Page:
For more than 100 years in the United States, dietary guidance has existed to guide food choices. In the 1980s, the first formal process, by which US dietary guidance is reviewed and created, was instituted, and this process has continued to evolve, albeit slowly, up until present day. However, it is unclear if the Dietary Guidelines for Americans have kept up with the evolution of this process over the past thirty years. During this time, nutrition and medical science has evolved dramatically. Yet, despite decades of well-intentioned advice, review, updates and revisions, there has simply been an additive effect to US dietary guidance resulting in too many messages and consumer confusion. This begs the question: Does current dietary guidance consist of too many messages and some long-standing nutrition advice that may be obsolete? We present a case study that demonstrates how some old guidance may not meet the current evidentiary-based standards to establish it as a guideline today, therefore making it obsolete, and a brief overview of how the dietary guideline review and updating process have evolved over the past 40 years from one of consensus to evidentiary based
Food for thought on going forward next time with the Dietary Guidelines
Lisa A. Sutherland, PhD, is an assistant professor of pediatrics and senior nutrition scientist with the Hood Center for Families and Children at Dartmouth Medical School. Dr Sutherland‘s work focuses on the impact of marketing, media, and the retail environment on the food choices of children and their families. Dr Sutherland was the lead scientist on the Hannaford Supermarket Guiding Stars nutrition navigation program. She is currently the principal investigator of an National Cancer Institute-funded Career Development Award that examines the impact of TV advertising on Tween recall, recognition, and food choices. Dr Sutherland has international expertise in dietary guidance, food labeling, and health claims regulation.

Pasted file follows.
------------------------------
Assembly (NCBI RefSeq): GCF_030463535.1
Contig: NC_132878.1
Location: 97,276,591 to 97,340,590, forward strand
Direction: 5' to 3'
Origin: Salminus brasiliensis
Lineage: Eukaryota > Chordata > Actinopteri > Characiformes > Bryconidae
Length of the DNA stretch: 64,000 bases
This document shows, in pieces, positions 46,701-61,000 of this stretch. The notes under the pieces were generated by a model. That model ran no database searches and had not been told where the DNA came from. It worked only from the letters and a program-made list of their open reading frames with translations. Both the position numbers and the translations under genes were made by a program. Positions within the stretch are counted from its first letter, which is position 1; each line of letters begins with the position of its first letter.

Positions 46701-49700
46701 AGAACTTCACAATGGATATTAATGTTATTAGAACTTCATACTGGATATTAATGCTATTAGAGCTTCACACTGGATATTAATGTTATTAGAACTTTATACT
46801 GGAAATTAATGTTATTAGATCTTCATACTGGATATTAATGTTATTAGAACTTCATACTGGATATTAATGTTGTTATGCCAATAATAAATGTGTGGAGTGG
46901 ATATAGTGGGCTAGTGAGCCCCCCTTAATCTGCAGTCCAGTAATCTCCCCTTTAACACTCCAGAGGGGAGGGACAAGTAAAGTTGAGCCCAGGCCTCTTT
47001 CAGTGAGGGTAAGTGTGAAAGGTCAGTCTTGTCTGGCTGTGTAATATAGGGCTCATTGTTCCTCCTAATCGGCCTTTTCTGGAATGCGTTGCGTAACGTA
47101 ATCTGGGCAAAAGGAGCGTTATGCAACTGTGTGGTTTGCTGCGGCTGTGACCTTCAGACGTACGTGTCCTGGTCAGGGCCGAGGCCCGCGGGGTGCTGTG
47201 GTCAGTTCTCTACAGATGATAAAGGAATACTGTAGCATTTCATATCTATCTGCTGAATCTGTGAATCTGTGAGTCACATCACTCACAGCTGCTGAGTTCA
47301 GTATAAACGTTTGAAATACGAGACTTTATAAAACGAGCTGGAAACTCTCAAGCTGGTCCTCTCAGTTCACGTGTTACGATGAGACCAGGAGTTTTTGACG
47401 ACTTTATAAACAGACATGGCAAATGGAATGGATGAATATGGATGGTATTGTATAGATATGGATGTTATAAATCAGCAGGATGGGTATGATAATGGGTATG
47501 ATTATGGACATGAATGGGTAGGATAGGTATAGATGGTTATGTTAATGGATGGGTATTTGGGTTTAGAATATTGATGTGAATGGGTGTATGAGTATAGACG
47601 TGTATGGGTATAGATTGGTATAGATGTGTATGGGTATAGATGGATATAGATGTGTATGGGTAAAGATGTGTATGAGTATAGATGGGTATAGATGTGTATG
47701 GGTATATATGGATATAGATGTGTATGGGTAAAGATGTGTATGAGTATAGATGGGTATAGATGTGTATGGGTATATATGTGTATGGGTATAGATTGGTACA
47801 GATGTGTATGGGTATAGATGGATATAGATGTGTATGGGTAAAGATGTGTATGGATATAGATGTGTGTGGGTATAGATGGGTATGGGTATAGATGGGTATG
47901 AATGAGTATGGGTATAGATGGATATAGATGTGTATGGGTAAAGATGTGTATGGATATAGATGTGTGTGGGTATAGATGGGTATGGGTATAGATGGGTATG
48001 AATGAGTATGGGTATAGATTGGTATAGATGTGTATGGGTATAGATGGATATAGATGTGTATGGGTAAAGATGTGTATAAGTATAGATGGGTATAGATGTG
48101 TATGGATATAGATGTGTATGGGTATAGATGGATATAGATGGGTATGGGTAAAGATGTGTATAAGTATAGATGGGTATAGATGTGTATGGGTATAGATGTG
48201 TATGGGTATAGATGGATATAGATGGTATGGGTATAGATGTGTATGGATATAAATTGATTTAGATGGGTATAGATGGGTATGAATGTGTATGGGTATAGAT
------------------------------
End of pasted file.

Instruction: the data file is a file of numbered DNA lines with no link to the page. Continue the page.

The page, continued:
Lori A. Kaley, MS, RD, MSB, Muskie School of Public Service, University of Southern Maine, Augusta, Maine. Ms Kaley is a policy associate at the Muskie School of Public Service at the University of Southern Maine. In this role Ms Kaley manages applied research projects and creates policies that ensure families and children have access to healthy foods and beverages. Ms Kaley is a member of the Guiding Stars Scientific Advisory Panel providing scientific expertise on the development and implementation of the Guiding Stars nutrition guidance program. Ms Kaley has expertise in policy analysis, social marketing, and nutrient profiling systems. Ms Kaley‘s research interests are in nutrition and physical activity policy and environmental change and obesity prevention.
Readers will be pleased to note that some but not all of the concerns about recommendations have been addressed in the 2010 DGAC Report. www.dietaryguidelines2010.gov.
Dr Sutherland received an unrestricted grant from FoodMinds for the development of this article. FoodMinds, LLC, is a food and nutrition company that harnesses science, public affairs, and communications. FoodMinds received program funding from the Iowa Egg Commission.
Ms Kaley did not receive compensation for the development of this article. The views expressed are solely those of Dr Sutherland and Ms Kaley and do not represent the views of Dartmouth College or the Muskie School of Public Service, University of Southern Maine.
Correspondence: Lisa A. Sutherland, PhD, Department of Pediatrics, HB 7465, Community Health Research Program, Hood Center for Children & Families, Dartmouth Medical School, One Medical Center Dr, Lebanon, NH 03756 (firstname.lastname@example.org).